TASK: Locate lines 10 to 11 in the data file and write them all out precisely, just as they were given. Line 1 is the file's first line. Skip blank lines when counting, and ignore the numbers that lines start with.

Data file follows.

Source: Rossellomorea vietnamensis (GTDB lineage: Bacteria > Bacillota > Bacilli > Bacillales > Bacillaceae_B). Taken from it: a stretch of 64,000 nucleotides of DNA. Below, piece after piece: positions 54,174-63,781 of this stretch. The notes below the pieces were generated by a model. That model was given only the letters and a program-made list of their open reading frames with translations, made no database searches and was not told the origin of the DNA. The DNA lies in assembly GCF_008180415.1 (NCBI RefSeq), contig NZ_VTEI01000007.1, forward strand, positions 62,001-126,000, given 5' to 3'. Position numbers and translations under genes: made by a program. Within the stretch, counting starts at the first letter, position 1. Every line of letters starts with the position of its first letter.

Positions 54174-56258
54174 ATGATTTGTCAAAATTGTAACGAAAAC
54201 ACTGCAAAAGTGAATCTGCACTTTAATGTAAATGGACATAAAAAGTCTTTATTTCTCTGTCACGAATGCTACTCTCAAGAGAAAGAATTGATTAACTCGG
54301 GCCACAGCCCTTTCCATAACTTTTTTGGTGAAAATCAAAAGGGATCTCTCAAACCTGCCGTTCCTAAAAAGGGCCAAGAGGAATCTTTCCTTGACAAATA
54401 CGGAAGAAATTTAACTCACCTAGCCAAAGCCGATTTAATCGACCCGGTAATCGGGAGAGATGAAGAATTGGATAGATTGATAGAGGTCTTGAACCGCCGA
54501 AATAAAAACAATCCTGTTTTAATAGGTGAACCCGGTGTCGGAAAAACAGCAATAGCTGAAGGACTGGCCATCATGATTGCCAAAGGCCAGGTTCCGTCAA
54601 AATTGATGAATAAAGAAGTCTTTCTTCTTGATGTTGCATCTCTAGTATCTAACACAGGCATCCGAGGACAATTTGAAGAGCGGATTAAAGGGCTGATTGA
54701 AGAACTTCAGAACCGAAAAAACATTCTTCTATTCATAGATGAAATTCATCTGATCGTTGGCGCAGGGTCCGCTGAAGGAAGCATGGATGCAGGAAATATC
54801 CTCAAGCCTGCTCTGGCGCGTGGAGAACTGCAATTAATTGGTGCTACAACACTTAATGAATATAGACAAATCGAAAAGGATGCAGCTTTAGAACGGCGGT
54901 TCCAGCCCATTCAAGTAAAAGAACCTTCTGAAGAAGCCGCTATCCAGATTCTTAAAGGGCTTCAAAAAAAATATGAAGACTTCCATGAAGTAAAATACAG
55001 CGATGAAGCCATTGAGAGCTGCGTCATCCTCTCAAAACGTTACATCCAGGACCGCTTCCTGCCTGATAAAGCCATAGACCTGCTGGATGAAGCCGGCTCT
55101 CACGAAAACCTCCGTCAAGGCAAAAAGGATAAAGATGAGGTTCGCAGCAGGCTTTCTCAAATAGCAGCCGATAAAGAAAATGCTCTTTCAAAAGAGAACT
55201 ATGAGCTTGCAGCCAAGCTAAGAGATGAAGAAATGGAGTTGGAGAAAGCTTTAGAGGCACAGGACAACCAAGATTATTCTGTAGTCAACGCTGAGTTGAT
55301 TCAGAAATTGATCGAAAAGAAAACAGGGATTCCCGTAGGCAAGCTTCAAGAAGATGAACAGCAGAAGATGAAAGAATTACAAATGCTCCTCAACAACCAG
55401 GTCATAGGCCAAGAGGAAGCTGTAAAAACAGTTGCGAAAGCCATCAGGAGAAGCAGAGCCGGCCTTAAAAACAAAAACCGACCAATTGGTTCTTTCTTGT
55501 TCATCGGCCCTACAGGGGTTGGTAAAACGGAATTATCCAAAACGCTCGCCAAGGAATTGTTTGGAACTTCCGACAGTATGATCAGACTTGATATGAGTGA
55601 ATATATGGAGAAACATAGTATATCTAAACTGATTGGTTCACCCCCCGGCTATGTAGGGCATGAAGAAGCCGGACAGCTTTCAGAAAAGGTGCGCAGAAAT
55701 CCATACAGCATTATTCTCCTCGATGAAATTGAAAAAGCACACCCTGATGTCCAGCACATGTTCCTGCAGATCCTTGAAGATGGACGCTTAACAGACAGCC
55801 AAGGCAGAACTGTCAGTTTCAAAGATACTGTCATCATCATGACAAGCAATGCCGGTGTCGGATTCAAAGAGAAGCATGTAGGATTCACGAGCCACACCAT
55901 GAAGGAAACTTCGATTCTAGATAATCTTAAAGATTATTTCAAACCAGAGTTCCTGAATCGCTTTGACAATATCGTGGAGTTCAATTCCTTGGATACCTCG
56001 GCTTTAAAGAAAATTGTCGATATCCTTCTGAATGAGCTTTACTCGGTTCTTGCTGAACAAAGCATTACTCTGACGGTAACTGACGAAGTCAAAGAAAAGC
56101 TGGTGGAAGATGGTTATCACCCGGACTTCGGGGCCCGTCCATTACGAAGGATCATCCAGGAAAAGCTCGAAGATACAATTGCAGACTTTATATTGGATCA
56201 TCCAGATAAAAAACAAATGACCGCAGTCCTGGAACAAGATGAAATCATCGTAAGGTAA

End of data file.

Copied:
54801 CTCAAGCCTGCTCTGGCGCGTGGAGAACTGCAATTAATTGGTGCTACAACACTTAATGAATATAGACAAATCGAAAAGGATGCAGCTTTAGAACGGCGGT
54901 TCCAGCCCATTCAAGTAAAAGAACCTTCTGAAGAAGCCGCTATCCAGATTCTTAAAGGGCTTCAAAAAAAATATGAAGACTTCCATGAAGTAAAATACAG